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I have been learning D, and am in particular very excited for it's Generic programming capabilities. Delegates are wonderful, and apparently they have completely replaced member-function-pointers, so I was stuck when I wanted to implement something like the following:

template <typename T>
void DispatchMethodForAll(std::vector<T*> & container, void (T::* func)(void))
{
  for(typename std::vector<T*>::iterator it = container.begin(); it != container.end(); ++it)
      (*it)->*func();
}

According to what I have learned of function pointers and delegates in D, is that neither of them can do this, since function pointers can only be declared for global functions, and delegates have to be bound to an object, there is no "partial delegate" that I can find. As seen here, I cannot use a delegate, since there is no single object that can be bound to the method that is to be called.

I know that I could do it with mixins, and essentially make it a macro. However this really doesn't sound D-like, and I figured there should be "The correct way"

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Do you need this dynamic member selection to happen at compile time or must it be able to happen at run time? –  Mehrdad Nov 8 '11 at 8:46
    
For this particular case it could be at compile time, but I am also curious to see what a solution for run-time would be –  Ramon Zarazua Nov 9 '11 at 1:32

2 Answers 2

You could still use a delegate here.

void DispatchMethodForAll(T)(T*[] container, void delegate(T*) action)
{
    foreach (it; container)
        action(it);
}

...

DispatchMethodForAll(container, (Foo* foo) { foo.func(); });

Example: http://www.ideone.com/9HUJa

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BTW, I think this solution is, more or less, maybe with a little abstraction, what a c++ pointer to virtual method ends up being. –  BCS Nov 8 '11 at 19:53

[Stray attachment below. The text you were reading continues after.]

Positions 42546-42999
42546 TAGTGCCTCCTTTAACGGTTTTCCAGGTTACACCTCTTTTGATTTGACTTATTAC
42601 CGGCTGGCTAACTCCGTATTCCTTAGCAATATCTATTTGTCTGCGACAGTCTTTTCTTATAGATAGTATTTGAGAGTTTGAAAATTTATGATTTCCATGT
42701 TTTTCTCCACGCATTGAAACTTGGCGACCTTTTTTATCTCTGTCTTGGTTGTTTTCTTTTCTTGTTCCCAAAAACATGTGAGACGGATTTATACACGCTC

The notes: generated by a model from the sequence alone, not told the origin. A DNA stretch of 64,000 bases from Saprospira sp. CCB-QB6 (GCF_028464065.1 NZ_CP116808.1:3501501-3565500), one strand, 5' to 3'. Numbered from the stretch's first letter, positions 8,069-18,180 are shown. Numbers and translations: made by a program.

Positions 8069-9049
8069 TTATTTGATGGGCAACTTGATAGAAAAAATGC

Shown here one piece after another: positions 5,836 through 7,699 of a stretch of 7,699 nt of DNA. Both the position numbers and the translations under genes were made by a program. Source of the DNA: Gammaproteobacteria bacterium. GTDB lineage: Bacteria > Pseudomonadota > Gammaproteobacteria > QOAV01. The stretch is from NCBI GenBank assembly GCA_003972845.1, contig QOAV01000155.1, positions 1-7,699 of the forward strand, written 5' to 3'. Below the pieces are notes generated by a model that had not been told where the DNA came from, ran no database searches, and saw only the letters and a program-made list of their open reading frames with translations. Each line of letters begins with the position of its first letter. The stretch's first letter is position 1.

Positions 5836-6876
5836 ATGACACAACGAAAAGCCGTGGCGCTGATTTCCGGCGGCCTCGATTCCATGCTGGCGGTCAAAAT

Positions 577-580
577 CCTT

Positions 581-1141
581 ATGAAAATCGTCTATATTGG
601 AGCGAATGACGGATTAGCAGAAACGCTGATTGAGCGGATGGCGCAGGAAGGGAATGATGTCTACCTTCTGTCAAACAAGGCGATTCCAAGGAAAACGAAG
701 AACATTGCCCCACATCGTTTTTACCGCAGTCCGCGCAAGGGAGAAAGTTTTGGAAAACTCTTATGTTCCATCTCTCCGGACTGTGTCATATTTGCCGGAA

It is almost exactly that. I think this is the "proper" way to do it although I was hoping to be able to do it without having to adapt a function into a delegate. I'm also curious to see what kind of code the compiler will spit out, because I hope that it won't generate unnecessary memory allocations. –  Ramon Zarazua Nov 10 '11 at 18:44

you can take a page out of the std.algorithm to find out how it does that

void DispatchMethodForAll(alias func, T)(T container)
{
    alias unaryFun!func _func
    foreach (it; container)
        _func(it);
}

btw a delegate can be bound to a struct and the compiler can create a custom struct from local (stack allocated) variables and define a delegate on that

this happens with

void foo(){
    int[] array;
    int i=0;
    void bar(int a){
        i+=a;
    }
    void DispatchMethodForAll(&bar)(array);
    writeln(i);//prints the sum of array
}

bar is a delegate bound to a struct with (at least) a member i of type int of which the local variable i is an alias

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I might be missing something about unaryFun, but I don't see how it knows that func is a member function of T. –  Ramon Zarazua Nov 9 '11 at 1:39
    
@Ramon, It doesn't, does that matter? Also in this case unaryFun does absolutely nothing. func is just aliased to _func. –  he_the_great Nov 9 '11 at 2:05
    
Just to note -- this is a compile-time-only feature. –  Mehrdad Nov 9 '11 at 2:14

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